We learned our lesson from last year and so we hired a Cabana to stay in. It’s pricey, but definitely worth it for a welcomed break in the day – particularly if you have a baby or toddler. (Or just need a nap in the middle of the day!) There’s a fan, cold drinks (you get a mini fridge), comfy chairs and a TV. It’s like your very own little beach hut.
In terms of food and drink there’s a Starbucks and Monty’s serving pizza, hot dogs and burger. Not gourmet food but absolutely fine and kids were very happy.
We (okay me and my friend Sarah) fell in love with Leon’s and we had a take away pretty much every day. Loved everything about it. The food is right up our street. We didn’t dine out this stay because, you know, three kids. We used the Parc Market more and cooked at home every night.
The Star performer overall again was Aqua Sana Spa. WORTH. EVERY. DAMN. PENNY. You leave the place feeling really refreshed and rejuvenated. Bliss.
There are these comfy sofas on the sunlit roof terrace overlooking Center Parcs and initially we thought “maybe a bit boring” but no. We snuggled in lapping up the rays and woke up 40 minutes later. I had a lovely manicure too – what a treat!
Wonderful staff, wonderful Spa area – just perfect.
I felt so relaxed. Like I’ve not felt that relaxed in a long time – so happy and content. Of course there were some hiccups, but in general it was all pretty awesome.
We’ll be back.
For us, not having to take the kids anywhere abroad on an airplane was a big bonus.
It’s only a 40 minute drive from our house. Anything that saves travel time is a blessing in this house
We could bring Buddy the dog
There are LOADS of child and toddler activities. All three of our kids would be catered for.
It’s safe and fairly contained. We could let the kids out and play and they were free (within reason obvs) to run around on their own.
We travelled with friends who stayed in the lodge opposite us. This made such a difference as kids and adults alike always had mates to hang out with and we could all split up at times to do different activities.
The Tropical Swimming was a HUGE hit with our kids. We went here every day. It’s also free. (Yay)
No cars are allowed in the village so the kids got to practice their bike riding skills in a safe environment. Having our bikes also meant we all got some exercise every day riding up those steep hills!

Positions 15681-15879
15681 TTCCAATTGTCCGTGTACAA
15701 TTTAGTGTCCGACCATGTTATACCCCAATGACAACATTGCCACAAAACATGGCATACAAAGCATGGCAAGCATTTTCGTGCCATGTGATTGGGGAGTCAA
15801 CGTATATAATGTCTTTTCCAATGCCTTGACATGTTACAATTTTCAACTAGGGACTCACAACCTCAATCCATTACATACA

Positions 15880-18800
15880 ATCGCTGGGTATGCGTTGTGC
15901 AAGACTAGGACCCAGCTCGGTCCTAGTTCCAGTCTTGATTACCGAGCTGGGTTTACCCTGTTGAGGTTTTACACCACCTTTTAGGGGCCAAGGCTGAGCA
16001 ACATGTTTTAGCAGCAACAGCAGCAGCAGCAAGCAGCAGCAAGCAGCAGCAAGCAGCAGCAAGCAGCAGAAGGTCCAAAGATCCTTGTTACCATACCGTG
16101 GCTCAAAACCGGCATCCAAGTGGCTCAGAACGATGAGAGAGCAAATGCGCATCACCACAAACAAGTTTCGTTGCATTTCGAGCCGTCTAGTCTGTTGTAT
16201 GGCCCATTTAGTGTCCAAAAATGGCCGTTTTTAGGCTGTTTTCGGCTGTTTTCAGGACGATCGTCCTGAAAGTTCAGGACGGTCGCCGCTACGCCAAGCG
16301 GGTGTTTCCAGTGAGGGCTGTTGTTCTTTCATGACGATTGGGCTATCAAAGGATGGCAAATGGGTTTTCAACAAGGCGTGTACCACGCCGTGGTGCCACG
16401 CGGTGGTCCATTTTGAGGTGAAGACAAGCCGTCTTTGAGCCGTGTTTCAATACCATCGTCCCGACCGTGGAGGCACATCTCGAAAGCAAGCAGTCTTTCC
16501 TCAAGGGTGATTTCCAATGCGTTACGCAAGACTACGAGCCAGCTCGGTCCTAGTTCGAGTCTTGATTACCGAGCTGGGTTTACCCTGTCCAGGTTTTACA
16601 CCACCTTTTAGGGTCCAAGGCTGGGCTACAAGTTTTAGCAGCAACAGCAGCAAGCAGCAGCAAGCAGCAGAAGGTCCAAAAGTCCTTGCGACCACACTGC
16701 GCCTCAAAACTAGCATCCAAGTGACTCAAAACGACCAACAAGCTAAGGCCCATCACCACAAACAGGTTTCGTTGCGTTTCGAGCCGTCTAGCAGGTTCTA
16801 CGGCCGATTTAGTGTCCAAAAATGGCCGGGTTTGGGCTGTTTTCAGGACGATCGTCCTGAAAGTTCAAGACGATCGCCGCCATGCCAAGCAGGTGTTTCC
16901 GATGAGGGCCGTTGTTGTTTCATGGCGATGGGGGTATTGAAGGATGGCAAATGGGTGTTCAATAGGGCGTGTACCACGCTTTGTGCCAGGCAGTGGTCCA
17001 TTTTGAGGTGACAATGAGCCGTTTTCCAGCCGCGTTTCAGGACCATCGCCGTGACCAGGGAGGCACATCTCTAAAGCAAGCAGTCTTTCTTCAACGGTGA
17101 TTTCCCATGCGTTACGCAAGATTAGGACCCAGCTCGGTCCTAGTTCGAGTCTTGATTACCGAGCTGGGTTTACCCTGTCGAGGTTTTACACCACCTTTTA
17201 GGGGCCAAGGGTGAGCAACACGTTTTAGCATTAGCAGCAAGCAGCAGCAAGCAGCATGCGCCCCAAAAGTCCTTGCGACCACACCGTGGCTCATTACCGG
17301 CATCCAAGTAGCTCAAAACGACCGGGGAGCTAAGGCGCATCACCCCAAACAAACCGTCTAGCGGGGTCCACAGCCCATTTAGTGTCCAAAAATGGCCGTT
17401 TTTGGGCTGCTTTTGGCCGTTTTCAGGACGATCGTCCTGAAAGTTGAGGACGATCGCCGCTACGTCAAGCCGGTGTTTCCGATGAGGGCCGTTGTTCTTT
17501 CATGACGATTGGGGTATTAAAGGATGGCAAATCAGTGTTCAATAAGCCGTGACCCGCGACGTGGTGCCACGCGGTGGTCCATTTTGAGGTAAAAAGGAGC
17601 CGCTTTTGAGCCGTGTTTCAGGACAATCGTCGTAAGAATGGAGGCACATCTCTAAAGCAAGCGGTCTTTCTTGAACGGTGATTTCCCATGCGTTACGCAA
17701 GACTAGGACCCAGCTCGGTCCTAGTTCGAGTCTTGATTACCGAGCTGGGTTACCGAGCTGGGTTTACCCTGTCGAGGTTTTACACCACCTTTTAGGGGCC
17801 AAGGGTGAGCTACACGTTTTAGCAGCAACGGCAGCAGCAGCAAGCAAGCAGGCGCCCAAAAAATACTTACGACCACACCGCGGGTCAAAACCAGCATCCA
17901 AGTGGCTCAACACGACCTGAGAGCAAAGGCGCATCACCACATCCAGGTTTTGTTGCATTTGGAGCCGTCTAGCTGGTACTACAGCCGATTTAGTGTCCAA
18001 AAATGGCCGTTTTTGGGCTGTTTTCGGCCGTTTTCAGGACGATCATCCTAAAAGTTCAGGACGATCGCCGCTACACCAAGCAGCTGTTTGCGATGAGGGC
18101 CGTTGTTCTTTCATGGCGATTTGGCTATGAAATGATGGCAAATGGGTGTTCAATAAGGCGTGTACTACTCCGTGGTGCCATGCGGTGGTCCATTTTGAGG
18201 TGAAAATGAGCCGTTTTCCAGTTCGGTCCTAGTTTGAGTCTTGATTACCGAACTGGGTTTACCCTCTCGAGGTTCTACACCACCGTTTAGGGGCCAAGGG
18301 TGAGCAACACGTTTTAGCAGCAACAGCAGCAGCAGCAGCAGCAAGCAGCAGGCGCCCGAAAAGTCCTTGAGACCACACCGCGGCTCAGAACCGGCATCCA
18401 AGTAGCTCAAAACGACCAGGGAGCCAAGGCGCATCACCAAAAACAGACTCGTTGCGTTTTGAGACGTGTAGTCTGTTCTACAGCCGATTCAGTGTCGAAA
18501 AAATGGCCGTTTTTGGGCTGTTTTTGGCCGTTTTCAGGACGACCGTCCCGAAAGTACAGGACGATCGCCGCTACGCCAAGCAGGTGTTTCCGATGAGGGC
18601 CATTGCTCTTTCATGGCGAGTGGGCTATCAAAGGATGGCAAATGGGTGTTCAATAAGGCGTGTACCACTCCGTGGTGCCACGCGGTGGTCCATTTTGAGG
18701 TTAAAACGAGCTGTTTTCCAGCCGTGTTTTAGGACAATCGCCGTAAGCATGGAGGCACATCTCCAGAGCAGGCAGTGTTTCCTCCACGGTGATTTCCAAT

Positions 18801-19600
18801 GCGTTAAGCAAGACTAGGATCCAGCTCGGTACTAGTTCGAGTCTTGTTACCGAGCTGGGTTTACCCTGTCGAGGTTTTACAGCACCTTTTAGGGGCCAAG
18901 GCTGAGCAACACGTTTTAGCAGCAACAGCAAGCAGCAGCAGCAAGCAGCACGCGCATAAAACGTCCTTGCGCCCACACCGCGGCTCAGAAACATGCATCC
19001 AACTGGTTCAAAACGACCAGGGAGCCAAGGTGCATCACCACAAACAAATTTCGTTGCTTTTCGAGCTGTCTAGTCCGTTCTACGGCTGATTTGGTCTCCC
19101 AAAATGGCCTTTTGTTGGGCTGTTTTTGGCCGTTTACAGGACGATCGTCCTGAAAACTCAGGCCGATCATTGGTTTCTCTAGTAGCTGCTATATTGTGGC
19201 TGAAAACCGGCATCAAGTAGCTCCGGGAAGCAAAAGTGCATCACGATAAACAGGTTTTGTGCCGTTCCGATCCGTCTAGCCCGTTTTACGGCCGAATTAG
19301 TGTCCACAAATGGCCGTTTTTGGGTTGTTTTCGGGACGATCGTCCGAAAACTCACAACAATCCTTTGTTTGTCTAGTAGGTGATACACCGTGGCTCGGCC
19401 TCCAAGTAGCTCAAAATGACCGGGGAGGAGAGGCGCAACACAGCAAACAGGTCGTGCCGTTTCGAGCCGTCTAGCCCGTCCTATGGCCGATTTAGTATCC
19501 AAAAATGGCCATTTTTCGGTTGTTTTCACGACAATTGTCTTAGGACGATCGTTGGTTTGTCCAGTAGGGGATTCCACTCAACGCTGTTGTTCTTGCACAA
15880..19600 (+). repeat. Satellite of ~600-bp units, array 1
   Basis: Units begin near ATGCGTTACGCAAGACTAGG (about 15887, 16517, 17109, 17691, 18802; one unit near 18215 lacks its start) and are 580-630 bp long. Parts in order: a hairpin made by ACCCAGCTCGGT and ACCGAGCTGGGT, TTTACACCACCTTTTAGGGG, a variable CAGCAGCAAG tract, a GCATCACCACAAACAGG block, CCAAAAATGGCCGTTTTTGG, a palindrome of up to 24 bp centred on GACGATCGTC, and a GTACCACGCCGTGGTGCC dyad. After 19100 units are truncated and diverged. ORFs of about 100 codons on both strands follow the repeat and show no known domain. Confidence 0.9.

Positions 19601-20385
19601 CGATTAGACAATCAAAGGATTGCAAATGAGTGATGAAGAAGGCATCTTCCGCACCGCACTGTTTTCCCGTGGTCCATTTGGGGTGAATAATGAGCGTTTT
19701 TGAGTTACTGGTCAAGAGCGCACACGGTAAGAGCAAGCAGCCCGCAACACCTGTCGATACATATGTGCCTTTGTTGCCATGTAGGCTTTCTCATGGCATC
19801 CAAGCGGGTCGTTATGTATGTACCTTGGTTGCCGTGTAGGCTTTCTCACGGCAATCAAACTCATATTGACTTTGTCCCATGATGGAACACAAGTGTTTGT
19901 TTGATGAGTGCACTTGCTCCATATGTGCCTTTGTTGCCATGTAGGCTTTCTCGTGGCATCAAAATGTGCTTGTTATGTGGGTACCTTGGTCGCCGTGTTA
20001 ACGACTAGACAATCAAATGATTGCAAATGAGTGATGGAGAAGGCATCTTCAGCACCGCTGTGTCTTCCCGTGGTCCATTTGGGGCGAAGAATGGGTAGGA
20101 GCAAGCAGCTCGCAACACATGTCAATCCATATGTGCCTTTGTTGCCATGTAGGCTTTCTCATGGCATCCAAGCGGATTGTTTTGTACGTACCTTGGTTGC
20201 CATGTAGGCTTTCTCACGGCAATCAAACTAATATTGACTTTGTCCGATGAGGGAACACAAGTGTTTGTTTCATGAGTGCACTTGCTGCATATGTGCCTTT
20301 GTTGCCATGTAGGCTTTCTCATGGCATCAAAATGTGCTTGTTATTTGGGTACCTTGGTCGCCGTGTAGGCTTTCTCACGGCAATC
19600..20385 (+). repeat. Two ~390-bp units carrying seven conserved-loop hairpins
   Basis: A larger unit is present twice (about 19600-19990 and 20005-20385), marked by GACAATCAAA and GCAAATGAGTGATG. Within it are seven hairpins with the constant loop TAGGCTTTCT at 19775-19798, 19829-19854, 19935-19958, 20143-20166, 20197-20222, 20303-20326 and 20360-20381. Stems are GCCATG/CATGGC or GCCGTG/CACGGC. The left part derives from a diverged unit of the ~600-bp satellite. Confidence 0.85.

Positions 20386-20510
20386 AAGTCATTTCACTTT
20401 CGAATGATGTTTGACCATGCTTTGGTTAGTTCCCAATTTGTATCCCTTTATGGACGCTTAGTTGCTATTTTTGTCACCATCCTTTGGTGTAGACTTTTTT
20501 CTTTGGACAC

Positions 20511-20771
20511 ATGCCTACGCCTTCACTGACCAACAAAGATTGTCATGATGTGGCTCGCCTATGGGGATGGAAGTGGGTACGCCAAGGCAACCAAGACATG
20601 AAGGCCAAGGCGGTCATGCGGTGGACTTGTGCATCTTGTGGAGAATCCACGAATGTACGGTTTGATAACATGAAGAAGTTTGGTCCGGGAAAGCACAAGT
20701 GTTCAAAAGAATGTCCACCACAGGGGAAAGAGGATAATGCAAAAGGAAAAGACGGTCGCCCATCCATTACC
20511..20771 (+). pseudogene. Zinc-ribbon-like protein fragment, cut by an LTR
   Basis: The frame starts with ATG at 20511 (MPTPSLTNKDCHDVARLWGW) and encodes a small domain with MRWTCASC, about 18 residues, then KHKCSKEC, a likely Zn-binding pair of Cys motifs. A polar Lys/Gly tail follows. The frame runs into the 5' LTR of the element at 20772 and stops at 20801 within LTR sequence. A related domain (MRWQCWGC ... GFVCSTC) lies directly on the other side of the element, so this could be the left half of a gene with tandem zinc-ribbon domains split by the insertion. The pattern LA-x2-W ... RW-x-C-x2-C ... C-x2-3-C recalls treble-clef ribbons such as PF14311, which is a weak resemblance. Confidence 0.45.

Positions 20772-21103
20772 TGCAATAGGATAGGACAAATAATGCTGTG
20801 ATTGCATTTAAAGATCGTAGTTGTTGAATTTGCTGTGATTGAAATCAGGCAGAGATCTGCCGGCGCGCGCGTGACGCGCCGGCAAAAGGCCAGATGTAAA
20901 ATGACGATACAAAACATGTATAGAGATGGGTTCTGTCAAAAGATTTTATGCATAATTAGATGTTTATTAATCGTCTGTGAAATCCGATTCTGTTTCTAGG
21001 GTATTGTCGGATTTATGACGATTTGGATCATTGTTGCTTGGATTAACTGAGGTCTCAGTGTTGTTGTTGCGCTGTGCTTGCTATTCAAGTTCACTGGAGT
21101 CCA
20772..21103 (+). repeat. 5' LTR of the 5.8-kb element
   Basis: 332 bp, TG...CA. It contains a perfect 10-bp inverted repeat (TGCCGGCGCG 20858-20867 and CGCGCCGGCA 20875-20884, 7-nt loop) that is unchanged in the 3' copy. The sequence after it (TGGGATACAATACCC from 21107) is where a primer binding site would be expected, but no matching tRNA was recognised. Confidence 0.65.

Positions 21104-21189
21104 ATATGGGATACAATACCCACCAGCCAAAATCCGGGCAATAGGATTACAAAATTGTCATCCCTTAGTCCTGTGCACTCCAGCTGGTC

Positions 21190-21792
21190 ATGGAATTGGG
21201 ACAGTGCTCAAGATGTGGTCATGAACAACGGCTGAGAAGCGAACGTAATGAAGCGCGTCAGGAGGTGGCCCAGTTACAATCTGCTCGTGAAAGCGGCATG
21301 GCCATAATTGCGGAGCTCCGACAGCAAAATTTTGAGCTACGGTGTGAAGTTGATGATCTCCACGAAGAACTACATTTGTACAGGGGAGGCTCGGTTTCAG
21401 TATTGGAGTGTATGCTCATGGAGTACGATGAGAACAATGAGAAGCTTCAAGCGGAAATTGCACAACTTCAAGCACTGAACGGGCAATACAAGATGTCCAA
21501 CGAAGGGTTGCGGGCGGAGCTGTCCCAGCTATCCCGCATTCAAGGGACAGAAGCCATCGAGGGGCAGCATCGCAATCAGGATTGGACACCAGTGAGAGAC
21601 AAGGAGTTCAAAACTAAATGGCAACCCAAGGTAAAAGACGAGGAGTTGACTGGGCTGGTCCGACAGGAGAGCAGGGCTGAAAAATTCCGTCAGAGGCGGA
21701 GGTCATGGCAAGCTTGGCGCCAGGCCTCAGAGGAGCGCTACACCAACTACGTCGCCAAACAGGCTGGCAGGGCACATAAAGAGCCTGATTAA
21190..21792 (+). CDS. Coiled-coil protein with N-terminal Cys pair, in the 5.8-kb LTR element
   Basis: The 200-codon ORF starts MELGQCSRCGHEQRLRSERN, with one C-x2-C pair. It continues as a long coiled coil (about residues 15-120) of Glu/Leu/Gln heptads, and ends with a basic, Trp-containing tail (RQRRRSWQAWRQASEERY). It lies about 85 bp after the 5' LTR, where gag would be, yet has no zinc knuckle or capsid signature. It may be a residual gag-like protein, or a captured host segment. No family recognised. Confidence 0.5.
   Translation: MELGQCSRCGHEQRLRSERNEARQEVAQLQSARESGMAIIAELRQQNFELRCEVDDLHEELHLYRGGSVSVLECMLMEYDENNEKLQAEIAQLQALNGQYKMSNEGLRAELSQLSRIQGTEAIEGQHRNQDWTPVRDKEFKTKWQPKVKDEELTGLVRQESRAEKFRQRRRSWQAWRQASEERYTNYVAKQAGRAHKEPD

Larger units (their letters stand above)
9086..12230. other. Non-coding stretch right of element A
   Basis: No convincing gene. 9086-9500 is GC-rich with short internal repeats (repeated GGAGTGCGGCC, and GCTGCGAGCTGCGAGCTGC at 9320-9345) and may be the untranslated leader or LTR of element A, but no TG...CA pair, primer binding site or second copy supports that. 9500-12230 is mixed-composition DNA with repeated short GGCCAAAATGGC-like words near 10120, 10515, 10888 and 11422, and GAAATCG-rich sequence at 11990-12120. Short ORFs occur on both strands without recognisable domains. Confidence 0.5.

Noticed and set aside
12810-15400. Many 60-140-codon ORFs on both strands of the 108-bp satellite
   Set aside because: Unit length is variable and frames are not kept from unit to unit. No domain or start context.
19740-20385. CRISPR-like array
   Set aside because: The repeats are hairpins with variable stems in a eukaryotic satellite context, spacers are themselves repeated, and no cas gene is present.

The lodges were immaculately cleaned every day.
Staff are generally incredibly lovely and accommodating.
The Aqua Sana Spa is outstanding. You’ll leave floating on clouds.
There are loads of restaurants and take away places to choose from – or make food at home!
The Supermarket onsite is great and has pretty much everything you need. You can also leave the site and head to Tesco’s down the road.
The wine cooler.
It IS expensive. And everything on site is expensive. Captive market and all that. It’s just what it is.
Staff are very young. I felt like the place was run by teenagers. This is not necessarily a bad thing, just a bit odd. Some lacked experiences generally.
It’s very steep and hilly – not ideal for little ones on bikes
They really need to invest in a proper pool area for swimming
The freezer and fridge are tiny, especially if you’re a large family of five. Bring a lot of cupboard ingredients and top up during the week
They were really slow at service – prepare to wait in queue for your food.
Well technically that’s not true – I’ve written loads of posts and they’re all in the draft form.. But I can’t seem to quite finish them off for some reason. Tidying up loose ends and all that.
I’ve been feeling like that in life in general.
There’s so much going on all the time. We’re a busy household and there’s always something – guitar lessons, a dance show, stomach bugs, homework, play dates, the school run, work, tidy house, laundry (aka my nemesis), dog walks, meetings, nappy changes and the endless sleepless nights.
I’m fine. I’m doing it all but also kinda not… I’m sort over hovering if that makes sense.
Do you ever feel like that?
You know when you walk into a room and you can’t remember the reason? So you go back to where you started and then back into the room… Well – it’s that!
I’ve also been rubbish at seeing friends and family and must try harder to see them.
But again, three kids yo. It does get harder the more offspring you have.
However, I am travelling to Sweden in a few weeks to celebrate my friend’s birthday though. Can’t wait to catch up with everyone! (And eat Swedish food. Obvs.)
Anyway. Thank you for sticking with me. I will endeavour to finalise a few more blog post this week.
One of the post will cover our recent trip to Center Parcs Woburn over the Easter holidays. I’ll post my thoughts and review soon but all I can say is that it was a much needed break and we had the best time.